"Boogie Man Lives In Tokyo" gradually builds into a danceable, driving light funk jam, and "Ano Koro" takes off with loping, super-cool War-style funk vamp, but both of them drag on for more than ten minutes.
That leaves the catchy, cheerful, and economical "Ima Haru" as the only really successful effort.
I admit that Oskar is as impressively melodic as always; but with no outside players or experimental efforts the format gets dull.
Produced by Toshikatsu Kawamura, with writing credits split about evenly between Oskar and Furasawa. (JA)
Live At The Pitt Inn (Oskar with Furasawa: 1982)
This is a serviceable live album, with the band reprising a couple of numbers from the last record ("Ima Haru") and a few others from Oskar's earlier solo career. The backing players get plenty of room for graceful, but not very innovative solos on guitar, keyboard (mostly squiggly Jan Hammer-style synth) and sax, and Oskar is in good form, pulling off a five-minute solo number that stands entirely on subtly sentimental phrasing ("My Road").
There's an emphasis on mid-tempo funk grooves like "BLT," the Eastern European-flavored "Promised Land," and "Our Road."
But with such an inoffensive sound it's not going to stick in your head once it's done; and even though the song material is basically the strongest in Oskar's catalogue, most of the tunes unwisely wander past the ten minute mark - "Ano Koro" completely bogs down with its dreamy, mellow stylishness.
Produced by Kawamura. (JA)
After more than a decade of success War had changed some players, become much more professional, and internalized the disco fad, but their sound was much the same. This time around they're remarkably solid, delivering Latin-tinged dance music ("Cinco De Mayo"), disco (the kick-butt "Outlaw"), smooth R & B balladry ("Baby It's Cold Outside"), pseudo-reggae ("Just Because"), and heavy 70s funk a la P-Funk ("The Jungle," with another embarassingly silly and completely deadpan Papa Dee Allen voiceover). Despite some excesses, they still maintain a consistent tone and a solid musical sensibility - Lee Oskar's solos are as sweet as ever.
Still, though, there's nothing inventive or up-to-date about anything here, despite the crisp performances. It comes as no surprise that the highly commercial but unoriginal dance number "You Got The Power" went nowhere as a single; it didn't help that it features a snazzy guest horn section. Soon afterwards the band lost its replacement sax player and left the position open. (JA)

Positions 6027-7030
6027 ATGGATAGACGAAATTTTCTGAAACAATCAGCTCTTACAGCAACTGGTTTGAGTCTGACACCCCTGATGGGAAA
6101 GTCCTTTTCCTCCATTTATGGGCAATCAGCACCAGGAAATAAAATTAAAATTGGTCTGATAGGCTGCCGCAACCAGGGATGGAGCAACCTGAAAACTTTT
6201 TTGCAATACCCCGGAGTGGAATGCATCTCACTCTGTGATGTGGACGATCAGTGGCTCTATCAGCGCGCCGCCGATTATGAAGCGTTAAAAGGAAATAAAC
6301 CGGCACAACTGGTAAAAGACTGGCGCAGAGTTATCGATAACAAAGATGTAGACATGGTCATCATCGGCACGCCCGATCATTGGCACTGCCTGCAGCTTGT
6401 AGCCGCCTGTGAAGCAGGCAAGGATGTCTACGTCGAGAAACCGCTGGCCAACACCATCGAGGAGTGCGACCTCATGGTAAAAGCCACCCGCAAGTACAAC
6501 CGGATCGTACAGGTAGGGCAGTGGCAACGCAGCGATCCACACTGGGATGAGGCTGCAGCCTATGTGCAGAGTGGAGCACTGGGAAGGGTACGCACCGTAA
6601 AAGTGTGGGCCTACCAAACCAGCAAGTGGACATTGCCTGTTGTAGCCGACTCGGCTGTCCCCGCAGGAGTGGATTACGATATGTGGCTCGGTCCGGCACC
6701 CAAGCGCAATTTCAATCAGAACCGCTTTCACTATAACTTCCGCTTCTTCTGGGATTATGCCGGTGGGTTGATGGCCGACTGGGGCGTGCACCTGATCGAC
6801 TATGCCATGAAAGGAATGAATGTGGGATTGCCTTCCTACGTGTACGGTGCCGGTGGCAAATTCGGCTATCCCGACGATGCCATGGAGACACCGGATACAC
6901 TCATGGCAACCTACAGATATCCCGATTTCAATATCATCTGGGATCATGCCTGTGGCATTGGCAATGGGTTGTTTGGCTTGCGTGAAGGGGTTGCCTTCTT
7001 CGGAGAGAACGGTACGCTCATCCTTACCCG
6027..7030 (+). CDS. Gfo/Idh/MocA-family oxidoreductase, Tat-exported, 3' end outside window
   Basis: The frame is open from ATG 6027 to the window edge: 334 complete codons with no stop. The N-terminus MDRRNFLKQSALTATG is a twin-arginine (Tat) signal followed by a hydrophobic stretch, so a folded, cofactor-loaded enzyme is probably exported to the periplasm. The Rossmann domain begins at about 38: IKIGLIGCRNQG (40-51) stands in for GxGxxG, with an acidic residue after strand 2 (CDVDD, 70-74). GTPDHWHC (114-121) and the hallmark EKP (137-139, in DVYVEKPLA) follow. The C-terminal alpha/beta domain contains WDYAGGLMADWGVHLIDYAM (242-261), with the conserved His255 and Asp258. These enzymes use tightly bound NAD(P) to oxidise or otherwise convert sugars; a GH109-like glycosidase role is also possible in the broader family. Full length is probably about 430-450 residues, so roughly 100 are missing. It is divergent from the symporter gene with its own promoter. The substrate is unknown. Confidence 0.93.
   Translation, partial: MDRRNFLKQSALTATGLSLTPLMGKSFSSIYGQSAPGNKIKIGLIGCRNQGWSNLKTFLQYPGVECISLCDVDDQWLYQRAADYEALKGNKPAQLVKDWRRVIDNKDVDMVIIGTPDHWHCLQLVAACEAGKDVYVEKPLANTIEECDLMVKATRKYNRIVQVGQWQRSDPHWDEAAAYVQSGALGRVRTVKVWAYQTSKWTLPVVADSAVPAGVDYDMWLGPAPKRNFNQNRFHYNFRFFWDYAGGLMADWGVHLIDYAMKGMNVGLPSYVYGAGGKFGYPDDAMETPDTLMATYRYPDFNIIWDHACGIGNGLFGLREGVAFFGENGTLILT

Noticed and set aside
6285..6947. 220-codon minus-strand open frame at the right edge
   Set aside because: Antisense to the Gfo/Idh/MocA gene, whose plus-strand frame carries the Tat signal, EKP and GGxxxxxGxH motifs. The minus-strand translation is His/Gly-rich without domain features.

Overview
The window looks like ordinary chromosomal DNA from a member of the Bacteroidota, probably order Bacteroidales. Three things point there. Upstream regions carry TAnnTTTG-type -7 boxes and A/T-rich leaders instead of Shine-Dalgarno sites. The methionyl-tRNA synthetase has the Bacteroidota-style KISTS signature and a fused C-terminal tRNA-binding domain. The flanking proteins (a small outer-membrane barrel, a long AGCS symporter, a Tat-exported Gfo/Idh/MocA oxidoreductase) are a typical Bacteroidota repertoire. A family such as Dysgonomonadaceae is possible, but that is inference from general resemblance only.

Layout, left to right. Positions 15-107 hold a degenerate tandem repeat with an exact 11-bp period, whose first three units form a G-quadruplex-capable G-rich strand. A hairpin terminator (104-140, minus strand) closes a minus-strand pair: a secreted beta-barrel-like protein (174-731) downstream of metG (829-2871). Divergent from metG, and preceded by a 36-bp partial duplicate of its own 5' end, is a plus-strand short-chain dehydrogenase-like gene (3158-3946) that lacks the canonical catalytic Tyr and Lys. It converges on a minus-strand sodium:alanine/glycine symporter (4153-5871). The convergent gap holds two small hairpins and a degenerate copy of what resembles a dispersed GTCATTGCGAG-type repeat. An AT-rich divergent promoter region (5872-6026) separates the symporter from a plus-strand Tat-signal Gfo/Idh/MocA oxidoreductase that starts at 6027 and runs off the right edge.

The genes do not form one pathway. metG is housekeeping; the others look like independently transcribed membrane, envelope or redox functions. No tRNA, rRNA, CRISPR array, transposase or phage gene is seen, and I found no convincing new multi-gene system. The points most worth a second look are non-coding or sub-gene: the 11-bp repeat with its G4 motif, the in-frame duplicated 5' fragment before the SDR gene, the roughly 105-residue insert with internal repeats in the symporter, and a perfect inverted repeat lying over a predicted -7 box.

Life Is So Strange (1983)
Another flop, and drummer Harold Brown's last appearance with the band for a decade. Unfortunately, this time around they just don't have a lot of ideas - the title track is more pretty R & B with a nice P-Funky break, and there's also one snappy, horn-energized dance tune ("Shake It Down") and one nice Lee Oskar instrumental ("Summer Dreams").
But the last release seems more focused.
The problem here is the long set pieces: "Happiness" is more of the band's loping, twisted reggae, but it's repetitive and unoriginal this time; "U-2" recycles Chic-like disco formulas that were already years out of date; and the ominous, synth-drowned "W.W III" is just plain boring. After this a lineup with four original members continued touring, but mostly not recording; when Allen died in 1988 and Oskar quit in 1992, that left only Jordan (keyboards) and Scott (guitar). (JA)
Ark (The Animals: 1983)
A second reunion record. (JA)
Rap Declares War (1992)
Apparently this is an experiment matching War with a bunch of L.A. rappers. Lee Oskar was gone at this point. (JA)
Peace Sign (1994)
This easily available, misguided comeback effort has a funny little 60s peace sign on the cover instead of a proper title.
Veterans Brown, Scott, Jordan, and Goldstein wrote most of it, with Scott and Jordan splitting the lead vocals, the bass lines, and much of the instrumentation.
And with a whole pile of new members, War now had a sax section for the first time in more than a decade.
But the result is an overproduced bore.
They often do sound like their old selves (the super-funky title track; "Wild Rodriguez," a virtual rewrite of "Low Rider"), but they unwisely recycle old gimmicks like dubbing female spoken Spanish mutterings over a repetitive salsa groove ("UB O.K.").
The big ten-minute funk-soul suite is tedious and clumsily self-righteous ("Homeless Hero"), and there are a couple of embarassing, synth-crazed vamps that are reminiscent of Stevie Wonder's weaker recent efforts (the hip hop-influenced "Da Roof"; the hyperkinetic "Let Me Tell You").
The big problems, though, are the consistent five minute-plus running times and the surfeit of hypo-mellow soul numbers ("I'm The One (Who Understands)").
A decent buy only for seriously nostalgic fans. Jose Feliciano guests on the sappy, 90s Elton John-style "East L.A."; Lee Oskar and Pat Rizzo guest on two tracks (Goldstein's languid, lounge-lizardy "Angel"; the weepy orchestrated Adult Contemporary ballad "Smile For Me"; on other numbers like "The Smuggler" Oskar's replacement "Tex" Nakamura sounds just like him). (JA)
In 1997 Oskar put out a new, mostly self-produced and written solo album, whose name I forget. It features a mostly no-name band, although percussionist Luis Conte did appear; the saxophone player gets top billing. (JA)
Love is all around...